TransCanada will not build oil export terminal in Quebec - news report
TORONTO, April 1 (Reuters) - TransCanada Corp has decided not to build a proposed oil export terminal in Quebec as part of its C$12 billion ($9.5 billion) Energy East pipeline, opting to ship the crude from Alberta to another terminal in New Brunswick, the La Presse newspaper reported on Wednesday.
The Calgary-based company said it would provide an update on the project this week but declined further comment on the report in La Presse, a Montreal newspaper. The pipeline will still deliver oil to existing refineries in Quebec.
La Presse, which did not cite its sources, said TransCanada had considered moving the proposed terminal from Cacouna to another location in the province but ultimately decided to drop plans for oil exports from Quebec.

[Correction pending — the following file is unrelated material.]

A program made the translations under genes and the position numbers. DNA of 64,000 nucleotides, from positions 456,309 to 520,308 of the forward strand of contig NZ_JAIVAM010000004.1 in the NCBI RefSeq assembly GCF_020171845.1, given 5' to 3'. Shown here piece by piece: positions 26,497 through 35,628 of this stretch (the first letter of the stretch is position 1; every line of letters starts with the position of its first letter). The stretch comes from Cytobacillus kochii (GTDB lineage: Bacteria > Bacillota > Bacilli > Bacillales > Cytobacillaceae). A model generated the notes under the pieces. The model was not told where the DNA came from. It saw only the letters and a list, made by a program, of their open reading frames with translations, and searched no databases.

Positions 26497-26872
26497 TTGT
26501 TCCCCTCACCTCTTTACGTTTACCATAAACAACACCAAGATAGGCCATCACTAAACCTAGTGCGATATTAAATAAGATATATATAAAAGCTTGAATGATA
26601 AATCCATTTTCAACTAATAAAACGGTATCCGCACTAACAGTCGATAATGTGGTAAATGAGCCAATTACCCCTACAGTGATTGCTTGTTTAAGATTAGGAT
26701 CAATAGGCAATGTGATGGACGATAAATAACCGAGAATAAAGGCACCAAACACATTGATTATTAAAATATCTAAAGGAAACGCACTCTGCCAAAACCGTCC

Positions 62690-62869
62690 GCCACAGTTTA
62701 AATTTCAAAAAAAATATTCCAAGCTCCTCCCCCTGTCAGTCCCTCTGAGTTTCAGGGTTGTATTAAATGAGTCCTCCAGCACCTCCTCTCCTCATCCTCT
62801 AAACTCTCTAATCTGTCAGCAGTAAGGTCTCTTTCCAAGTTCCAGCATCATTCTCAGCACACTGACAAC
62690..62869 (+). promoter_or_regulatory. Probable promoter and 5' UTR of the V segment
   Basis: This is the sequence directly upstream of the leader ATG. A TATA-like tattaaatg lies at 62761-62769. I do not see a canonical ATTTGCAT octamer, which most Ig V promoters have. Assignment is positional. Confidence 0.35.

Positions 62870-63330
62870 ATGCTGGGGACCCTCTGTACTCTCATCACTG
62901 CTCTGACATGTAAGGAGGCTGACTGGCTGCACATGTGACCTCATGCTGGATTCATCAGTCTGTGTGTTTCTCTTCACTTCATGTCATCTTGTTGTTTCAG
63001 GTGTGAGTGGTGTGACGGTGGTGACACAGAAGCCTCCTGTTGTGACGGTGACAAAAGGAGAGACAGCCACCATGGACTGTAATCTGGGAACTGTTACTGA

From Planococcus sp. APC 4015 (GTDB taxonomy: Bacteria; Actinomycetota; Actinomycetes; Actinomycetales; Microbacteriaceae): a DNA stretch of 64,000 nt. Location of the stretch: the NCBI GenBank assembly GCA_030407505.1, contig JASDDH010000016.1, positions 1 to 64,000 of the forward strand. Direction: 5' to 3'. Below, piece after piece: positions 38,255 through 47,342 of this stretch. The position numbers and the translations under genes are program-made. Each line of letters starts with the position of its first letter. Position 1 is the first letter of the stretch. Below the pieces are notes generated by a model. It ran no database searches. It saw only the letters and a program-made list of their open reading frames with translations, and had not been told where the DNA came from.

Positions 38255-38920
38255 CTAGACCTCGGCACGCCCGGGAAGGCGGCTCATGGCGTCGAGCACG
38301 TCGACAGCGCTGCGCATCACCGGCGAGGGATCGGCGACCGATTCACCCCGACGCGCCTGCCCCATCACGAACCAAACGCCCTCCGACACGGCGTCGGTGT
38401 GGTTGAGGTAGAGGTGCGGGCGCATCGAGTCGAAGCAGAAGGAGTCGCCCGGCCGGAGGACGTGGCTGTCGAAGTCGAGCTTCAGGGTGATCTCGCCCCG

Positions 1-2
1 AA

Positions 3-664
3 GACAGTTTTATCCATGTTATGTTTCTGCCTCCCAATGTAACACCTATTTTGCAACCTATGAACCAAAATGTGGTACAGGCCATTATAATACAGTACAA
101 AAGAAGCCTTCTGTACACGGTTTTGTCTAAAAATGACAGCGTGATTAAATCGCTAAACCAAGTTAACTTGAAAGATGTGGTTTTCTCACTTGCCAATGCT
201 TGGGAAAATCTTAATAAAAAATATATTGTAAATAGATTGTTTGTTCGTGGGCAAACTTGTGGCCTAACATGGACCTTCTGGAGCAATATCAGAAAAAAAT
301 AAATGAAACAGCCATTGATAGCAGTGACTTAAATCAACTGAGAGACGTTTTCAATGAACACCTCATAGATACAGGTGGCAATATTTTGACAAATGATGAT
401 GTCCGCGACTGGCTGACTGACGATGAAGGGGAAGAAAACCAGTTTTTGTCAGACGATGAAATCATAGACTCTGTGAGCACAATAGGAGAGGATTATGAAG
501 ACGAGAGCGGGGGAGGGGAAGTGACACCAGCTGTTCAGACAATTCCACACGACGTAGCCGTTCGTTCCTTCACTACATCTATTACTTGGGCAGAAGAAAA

The project has been fiercely opposed by environmentalists in Quebec, who worry about the risk of oil spills as well as the impact that construction and shipping would have on Beluga whales in the St. Lawrence River.
TransCanada paused work on the Cacouna terminal in December after a federal committee recommended that Beluga whales in the St. Lawrence be listed as an endangered species. Under Canadian law, it is illegal to destroy critical habitat for animals listed as endangered.
The terminal is one of two marine export facilities planned as part of TransCanada's Energy East pipeline, which would carry 1.1 million barrels per day of crude oil to refineries and ports in Eastern Canada.
($1 = 1.2646 Canadian dollars) (Reporting by Julie Gordon and Allison Martell; Editing by Ted Botha and W Simon)
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